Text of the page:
The endemic Mediterranean yelkouan shearwater Puffinus yelkouan, elevated to the rank of species in 2002, is poorly monitored and studied. Despite this lack of data and the susceptibility of closely related species to threats at breeding sites and foraging areas, the yelkouan shearwater is currently considered to be at low risk of extinction. This review, based on published documents, personal communications with scientists and our own observations, summarizes available data on range, population size and trends, and on threats to the species' existence. Breeding sites range from the Marseille islands (France) to Bulgarian islands in the Black Sea but many are not confirmed. The estimated global population is 11,355-54,524 pairs but most censuses are probably overestimates and the global population could be only a few thousand breeding pairs. There is evidence of a population decline and susceptibility to introduced mammals, particularly feral cats Felis catus and ship rats Rattus rattus, and to accidental bycatch in fishing gear. We highlight the lack of accurate and regular censuses of the species, and the alarming situation suggested by the little data available. We recommend that the yelkouan shearwater be categorized as Near Threatened on the IUCN Red List, encourage collaborative work to clarify its status, and make a plea for more data on the species' demography and ecology, and for the evaluation of terrestrial and marine threats.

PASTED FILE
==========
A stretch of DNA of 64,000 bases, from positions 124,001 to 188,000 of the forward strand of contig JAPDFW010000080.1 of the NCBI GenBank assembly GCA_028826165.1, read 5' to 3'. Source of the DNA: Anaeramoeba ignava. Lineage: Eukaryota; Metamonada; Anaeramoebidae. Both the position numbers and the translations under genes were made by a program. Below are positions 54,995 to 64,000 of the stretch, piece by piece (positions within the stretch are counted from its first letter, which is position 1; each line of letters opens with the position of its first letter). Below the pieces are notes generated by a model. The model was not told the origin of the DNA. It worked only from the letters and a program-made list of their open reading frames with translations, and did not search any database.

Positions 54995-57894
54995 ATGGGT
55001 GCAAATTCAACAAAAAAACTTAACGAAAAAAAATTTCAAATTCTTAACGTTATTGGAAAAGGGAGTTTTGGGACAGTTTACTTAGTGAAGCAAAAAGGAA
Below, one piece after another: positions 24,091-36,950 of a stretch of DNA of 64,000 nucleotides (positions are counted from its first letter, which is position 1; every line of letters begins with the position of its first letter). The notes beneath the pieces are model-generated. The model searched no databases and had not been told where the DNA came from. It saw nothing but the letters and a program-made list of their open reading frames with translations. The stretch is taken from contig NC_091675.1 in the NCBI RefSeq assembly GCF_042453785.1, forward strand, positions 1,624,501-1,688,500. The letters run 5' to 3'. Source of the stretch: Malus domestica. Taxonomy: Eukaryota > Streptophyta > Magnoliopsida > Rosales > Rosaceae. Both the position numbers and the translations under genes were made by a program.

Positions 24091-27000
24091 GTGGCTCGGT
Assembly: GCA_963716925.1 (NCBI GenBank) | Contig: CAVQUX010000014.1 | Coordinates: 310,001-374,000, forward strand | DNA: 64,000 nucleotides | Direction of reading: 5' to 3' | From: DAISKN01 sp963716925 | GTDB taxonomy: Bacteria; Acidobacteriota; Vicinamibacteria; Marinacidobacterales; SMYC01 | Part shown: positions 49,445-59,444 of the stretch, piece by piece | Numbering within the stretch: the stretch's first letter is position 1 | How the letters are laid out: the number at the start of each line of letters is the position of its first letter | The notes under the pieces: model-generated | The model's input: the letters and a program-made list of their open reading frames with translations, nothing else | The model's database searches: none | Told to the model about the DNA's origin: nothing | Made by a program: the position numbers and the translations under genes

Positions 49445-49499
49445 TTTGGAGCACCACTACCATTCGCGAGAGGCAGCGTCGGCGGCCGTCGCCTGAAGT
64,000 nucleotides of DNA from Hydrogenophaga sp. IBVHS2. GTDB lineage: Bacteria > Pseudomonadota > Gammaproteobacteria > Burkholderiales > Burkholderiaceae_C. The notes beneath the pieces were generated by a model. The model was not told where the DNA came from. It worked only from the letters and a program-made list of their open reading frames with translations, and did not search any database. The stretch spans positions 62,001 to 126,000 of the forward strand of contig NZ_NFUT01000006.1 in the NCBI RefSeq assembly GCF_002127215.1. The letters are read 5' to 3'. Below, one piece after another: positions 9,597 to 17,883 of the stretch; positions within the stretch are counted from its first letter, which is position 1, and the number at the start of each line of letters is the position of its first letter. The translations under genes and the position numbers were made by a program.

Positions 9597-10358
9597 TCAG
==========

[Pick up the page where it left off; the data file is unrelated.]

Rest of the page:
Private sector bodies can be important owners and managers of conservation areas. However, little is known about the extent, scale and scope of private protected areas. Understanding and defining the characterizations of private protected areas are problematic, as private sector involvement in protected areas can involve an array of different tenure arrangements, management approaches and levels of control. This review examines the challenges of developing protected area categorization beyond the traditional state-led model. We review private protected areas in Kenya and Tanzania, exploring their tenure, the nature of the private sector organizations managing them, and the extent of control exercised within them. Drawing on this we develop a working typology with the aim to encourage further discourse amongst the conservation community on the emerging phenomenon of private protected areas.